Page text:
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September 2011

Black Mountain Center for the Arts in Black Mountain, NC, Features Works by Carolyn Capps and Steve Miller

The Black Mountain Center for the Arts in Black Mountain, NC, will present the exhibit, Twigs and Burls, features the nature-inspired paintings of University of Virginia professor Carolyn Capps, and the turned wood art of Black Mountain artist Steve Miller, on view from Sept. 9 through Oct. 7, 2011. A reception will be held on Sept. 9, from 6-8pm.

Steve Miller, who began working with wood while living in Miami, further explored his medium under the watchful eyes of members of he South Florida Woodturners Guild. He favors the warmth and tactile immediacy of wood for his creations and prefers to turn pieces with classic form using

highly figured domestic and imported woods.

Miller’s vessels are visual celebrations of color and form. He writes, “The majority of my pieces are meant to hold nothing more than your attention. My intent is to expose the figure in the wood to draw attention to what nature has created. The objective and challenge of my work is to discover and reveal the natural beauty and character which lies hidden beneath the bark.”

Miller specializes in revitalizing discarded wood, such as root balls, or pieces with knotholes, cracks or other “flaws,” of which “burls” are included. Wood destined for trash pick-up or the natural decaying process evolves into his most stimulating challenges.

Carolyn Capps, has degrees in art from East Carolina University and the University of Georgia, previously taught at Washington & Lee, James Madison, Salem Fine Arts Commission, and Roanoke College.

About her work, much of which features paintings of animals, she says, “The overarching goal of my current body of work entitled Twig is the creation of a small window to a more sympathetic world view, a connectivity of spirit. The show consists of animal drawings in which I have focused on bringing out the intrinsic emotional intelligence of the animals. I strive not to anthropomorphize but to consider that nonhuman thoughts and emotions have significance. Collectively the work acknowledges our ambiguous feelings about nature as a whole while allowing us, I hope, to see ourselves in others and others in ourselves.”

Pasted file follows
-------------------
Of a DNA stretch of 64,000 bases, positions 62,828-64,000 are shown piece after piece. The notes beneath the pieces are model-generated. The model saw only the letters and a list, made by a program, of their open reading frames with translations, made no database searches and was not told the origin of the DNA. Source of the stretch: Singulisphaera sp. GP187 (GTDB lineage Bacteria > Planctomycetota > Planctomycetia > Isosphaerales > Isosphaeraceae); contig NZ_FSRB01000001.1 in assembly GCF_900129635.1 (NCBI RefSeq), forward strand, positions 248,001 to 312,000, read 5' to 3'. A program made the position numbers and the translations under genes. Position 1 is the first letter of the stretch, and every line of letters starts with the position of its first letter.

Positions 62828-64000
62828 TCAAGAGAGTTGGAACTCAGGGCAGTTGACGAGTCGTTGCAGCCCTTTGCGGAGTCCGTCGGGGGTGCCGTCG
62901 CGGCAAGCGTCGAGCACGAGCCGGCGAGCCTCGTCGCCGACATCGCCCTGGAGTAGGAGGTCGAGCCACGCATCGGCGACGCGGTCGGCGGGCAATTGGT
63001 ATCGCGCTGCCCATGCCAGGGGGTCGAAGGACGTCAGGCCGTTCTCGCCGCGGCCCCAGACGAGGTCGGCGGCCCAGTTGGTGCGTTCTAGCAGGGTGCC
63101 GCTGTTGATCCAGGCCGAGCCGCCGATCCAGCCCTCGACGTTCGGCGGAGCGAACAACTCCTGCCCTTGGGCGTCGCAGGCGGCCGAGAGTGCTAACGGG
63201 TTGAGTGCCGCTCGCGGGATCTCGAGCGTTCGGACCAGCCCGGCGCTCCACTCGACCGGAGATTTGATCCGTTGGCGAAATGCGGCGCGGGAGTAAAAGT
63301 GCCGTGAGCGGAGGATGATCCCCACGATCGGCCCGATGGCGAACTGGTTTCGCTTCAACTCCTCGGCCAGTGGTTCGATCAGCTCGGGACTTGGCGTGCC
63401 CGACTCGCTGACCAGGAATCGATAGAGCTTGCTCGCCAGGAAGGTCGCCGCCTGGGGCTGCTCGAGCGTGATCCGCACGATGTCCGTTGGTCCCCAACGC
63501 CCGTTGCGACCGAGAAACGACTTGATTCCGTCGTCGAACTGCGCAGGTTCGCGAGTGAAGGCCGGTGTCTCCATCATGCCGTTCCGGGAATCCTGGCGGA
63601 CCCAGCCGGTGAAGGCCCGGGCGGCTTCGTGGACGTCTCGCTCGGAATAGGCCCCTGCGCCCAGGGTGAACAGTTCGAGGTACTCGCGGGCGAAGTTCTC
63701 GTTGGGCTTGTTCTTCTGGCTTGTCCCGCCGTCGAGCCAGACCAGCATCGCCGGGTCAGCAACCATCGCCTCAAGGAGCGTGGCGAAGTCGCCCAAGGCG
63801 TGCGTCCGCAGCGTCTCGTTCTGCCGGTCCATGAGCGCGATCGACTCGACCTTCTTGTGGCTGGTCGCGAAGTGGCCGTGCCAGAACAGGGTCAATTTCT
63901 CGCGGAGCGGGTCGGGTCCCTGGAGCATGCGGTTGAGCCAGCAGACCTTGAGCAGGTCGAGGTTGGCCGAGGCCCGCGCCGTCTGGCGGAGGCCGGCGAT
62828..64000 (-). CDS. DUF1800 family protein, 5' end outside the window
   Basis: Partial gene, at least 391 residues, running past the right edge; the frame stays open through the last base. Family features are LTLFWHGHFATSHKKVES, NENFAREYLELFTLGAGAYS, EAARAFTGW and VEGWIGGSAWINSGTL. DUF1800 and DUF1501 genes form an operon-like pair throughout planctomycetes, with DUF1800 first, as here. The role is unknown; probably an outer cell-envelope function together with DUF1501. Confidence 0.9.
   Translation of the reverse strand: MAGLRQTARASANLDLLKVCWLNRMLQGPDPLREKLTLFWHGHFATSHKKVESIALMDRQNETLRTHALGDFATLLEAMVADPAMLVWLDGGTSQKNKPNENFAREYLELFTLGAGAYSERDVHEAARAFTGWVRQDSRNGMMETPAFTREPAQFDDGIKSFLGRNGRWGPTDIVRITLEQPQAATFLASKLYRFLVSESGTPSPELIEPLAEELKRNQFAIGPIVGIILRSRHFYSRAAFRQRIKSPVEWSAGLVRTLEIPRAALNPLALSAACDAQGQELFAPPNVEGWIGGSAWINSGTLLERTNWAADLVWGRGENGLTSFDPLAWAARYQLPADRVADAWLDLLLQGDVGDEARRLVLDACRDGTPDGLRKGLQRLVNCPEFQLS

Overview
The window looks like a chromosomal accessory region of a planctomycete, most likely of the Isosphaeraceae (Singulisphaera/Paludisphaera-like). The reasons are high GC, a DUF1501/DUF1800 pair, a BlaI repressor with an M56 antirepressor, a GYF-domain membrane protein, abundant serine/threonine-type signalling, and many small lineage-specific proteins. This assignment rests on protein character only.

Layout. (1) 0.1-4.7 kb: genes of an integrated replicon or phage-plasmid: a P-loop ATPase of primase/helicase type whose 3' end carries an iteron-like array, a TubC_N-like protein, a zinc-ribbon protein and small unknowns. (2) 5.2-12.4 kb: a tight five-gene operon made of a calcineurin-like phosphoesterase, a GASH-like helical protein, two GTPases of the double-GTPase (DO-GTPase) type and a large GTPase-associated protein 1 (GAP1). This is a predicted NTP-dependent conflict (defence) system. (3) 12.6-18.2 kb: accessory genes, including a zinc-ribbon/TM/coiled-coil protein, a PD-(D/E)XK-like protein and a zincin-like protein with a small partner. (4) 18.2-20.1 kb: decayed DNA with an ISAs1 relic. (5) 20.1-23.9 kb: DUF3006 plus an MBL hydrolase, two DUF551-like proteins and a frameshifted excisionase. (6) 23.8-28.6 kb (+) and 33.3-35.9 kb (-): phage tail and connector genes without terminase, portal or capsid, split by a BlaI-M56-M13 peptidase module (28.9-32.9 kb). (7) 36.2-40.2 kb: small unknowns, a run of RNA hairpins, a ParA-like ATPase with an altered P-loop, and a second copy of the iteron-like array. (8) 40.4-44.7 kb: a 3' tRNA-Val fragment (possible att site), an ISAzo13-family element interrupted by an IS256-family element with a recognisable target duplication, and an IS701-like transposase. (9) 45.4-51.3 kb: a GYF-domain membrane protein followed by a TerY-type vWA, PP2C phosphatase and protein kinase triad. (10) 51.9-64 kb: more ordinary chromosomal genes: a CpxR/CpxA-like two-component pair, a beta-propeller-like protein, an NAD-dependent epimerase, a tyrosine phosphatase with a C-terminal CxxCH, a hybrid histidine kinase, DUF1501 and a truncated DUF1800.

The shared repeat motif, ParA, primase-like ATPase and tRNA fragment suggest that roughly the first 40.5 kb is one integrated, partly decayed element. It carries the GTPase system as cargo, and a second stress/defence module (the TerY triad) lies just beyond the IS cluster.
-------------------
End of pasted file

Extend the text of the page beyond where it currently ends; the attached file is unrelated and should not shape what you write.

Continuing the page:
Capps stresses that the works are completed quickly in what she calls an “almost gestural approach, in order to give them a sense of life and immediacy.”

The natural world that calls to both these artists in different ways is celebrated and complemented in the Twigs and Burls exhibit. Capps works with twigs through its meaning as a small branch which can be seen as “a comfort object, a ritual object, an offering, a toy a home, an embellishment or sustenance.” Twigs suggest to us how things branch out, whether from the natural world, from the family tree in genealogy or the inner workings of the physiological system of humans and animals.

The Brits also use the word “twig” to mean to understand something. To understand requires us to pay attention, observe and interact. Burls are growths on a tree where the grain of the wood has grown in response to some form of stress or injury. Yet when turned into a wooden vessel, the hidden pattern rewards the turner and viewer with its spectacular beauty with patterns that are among the most sought after in nature.

For further info check our NC Institutional Gallery listings, call 828/669-0930 or visit (


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